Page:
Of course I could have talked to any number of friends about this—and I sort of have, but there’s always a lightness I take to the conversation that I don’t really mean to but, see above, but there’s something about just writing—I love writing—that truly helps to give me some perspective.

I’m naturally a little flippant about things—I’m usually genuinely unbothered by a lot—but that then makes it easy to transfer over that glibness to things I do care about, that make me uncomfortable.

  Well, as it’s now 5:13, I should probably try to get back to bed (I woke up 3 hours ago and haven’t been able to fall asleep).

Hope you enjoyed my rambles.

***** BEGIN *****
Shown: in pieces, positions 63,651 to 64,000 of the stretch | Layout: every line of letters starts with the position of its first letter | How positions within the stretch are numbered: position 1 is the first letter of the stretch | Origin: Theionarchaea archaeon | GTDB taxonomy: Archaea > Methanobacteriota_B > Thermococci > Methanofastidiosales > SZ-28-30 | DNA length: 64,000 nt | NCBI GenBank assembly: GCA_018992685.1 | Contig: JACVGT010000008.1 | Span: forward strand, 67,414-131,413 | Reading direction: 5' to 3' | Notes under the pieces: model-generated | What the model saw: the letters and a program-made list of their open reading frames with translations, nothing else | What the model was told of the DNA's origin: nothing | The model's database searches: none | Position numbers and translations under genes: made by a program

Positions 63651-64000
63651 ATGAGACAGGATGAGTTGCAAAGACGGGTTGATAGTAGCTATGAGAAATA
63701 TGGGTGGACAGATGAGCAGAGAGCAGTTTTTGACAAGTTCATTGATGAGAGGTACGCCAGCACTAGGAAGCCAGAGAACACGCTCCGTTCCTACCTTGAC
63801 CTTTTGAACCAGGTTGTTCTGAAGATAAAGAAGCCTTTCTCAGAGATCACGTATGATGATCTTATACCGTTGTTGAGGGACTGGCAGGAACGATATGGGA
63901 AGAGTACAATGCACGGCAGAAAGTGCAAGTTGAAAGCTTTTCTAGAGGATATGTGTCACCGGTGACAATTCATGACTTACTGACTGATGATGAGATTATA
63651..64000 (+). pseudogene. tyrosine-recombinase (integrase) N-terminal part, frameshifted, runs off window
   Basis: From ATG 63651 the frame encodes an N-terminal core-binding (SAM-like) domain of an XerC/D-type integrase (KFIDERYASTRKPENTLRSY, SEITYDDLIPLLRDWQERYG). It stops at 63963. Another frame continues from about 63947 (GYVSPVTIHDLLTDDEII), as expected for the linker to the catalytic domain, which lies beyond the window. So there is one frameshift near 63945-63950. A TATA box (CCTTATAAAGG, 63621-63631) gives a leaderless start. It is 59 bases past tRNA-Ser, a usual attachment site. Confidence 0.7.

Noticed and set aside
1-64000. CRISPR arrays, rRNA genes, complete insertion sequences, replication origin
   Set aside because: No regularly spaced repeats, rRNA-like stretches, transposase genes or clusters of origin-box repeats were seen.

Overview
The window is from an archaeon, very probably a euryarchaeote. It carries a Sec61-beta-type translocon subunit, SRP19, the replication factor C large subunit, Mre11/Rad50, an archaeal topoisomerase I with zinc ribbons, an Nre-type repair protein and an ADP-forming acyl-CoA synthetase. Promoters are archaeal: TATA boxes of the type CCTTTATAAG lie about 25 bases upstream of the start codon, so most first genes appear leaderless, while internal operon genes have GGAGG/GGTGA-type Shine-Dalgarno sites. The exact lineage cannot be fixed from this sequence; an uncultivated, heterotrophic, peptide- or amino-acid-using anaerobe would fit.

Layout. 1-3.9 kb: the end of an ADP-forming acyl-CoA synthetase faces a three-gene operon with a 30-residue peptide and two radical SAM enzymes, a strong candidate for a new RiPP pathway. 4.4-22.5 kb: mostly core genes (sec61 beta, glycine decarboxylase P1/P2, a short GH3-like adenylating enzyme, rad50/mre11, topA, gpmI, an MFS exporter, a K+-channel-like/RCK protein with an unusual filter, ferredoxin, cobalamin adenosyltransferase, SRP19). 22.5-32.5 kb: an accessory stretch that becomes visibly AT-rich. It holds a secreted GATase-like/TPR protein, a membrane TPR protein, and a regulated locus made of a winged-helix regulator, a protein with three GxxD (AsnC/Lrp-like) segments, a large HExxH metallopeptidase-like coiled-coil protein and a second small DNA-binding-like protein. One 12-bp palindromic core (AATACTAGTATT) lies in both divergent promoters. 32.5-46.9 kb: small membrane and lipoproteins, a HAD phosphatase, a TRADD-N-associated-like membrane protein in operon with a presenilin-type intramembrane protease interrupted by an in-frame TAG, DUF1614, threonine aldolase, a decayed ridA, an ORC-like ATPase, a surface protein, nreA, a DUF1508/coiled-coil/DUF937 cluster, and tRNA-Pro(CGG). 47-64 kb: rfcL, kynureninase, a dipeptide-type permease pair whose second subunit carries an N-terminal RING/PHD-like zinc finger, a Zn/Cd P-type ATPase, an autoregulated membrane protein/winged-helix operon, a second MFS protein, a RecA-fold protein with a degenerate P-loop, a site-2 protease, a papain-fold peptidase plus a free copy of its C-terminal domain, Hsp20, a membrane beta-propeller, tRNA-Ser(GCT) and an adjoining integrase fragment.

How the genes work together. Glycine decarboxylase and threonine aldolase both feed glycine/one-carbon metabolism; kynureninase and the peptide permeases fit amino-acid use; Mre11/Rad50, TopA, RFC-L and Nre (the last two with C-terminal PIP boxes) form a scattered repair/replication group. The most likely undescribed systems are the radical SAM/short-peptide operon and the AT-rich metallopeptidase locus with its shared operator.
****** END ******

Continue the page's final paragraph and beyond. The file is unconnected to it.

And check out my last vlog, a room tour, until I come back. Which will be sooner than last time.

I Love English

I love English.

Like, I adore all things words, and language, and etymology.

***

I’ve made many videos on my math problems at Hunter, and the uselessness of my accessibility office.

But to summarize (as it’s relevant to this post), I’ve taken the same (basic math 101 course) THREE times. Each time, I’ve had a different issue.

The first, a professor who didn’t know how to handle his blind student, and an accessibility office who wouldn’t provide me with braille. The homework was online, so my professor assigned me work from the book and I worked with a notetaker. However, we never had enough time for me to work, then her to scribe. So, consequently, not much studying and failed exams. And I requested a credit/no credit (so the F wouldn’t show up on my transcript).

The second, was a summer course. Yes, it would be intensive, but I would also be giving it my undivided attention.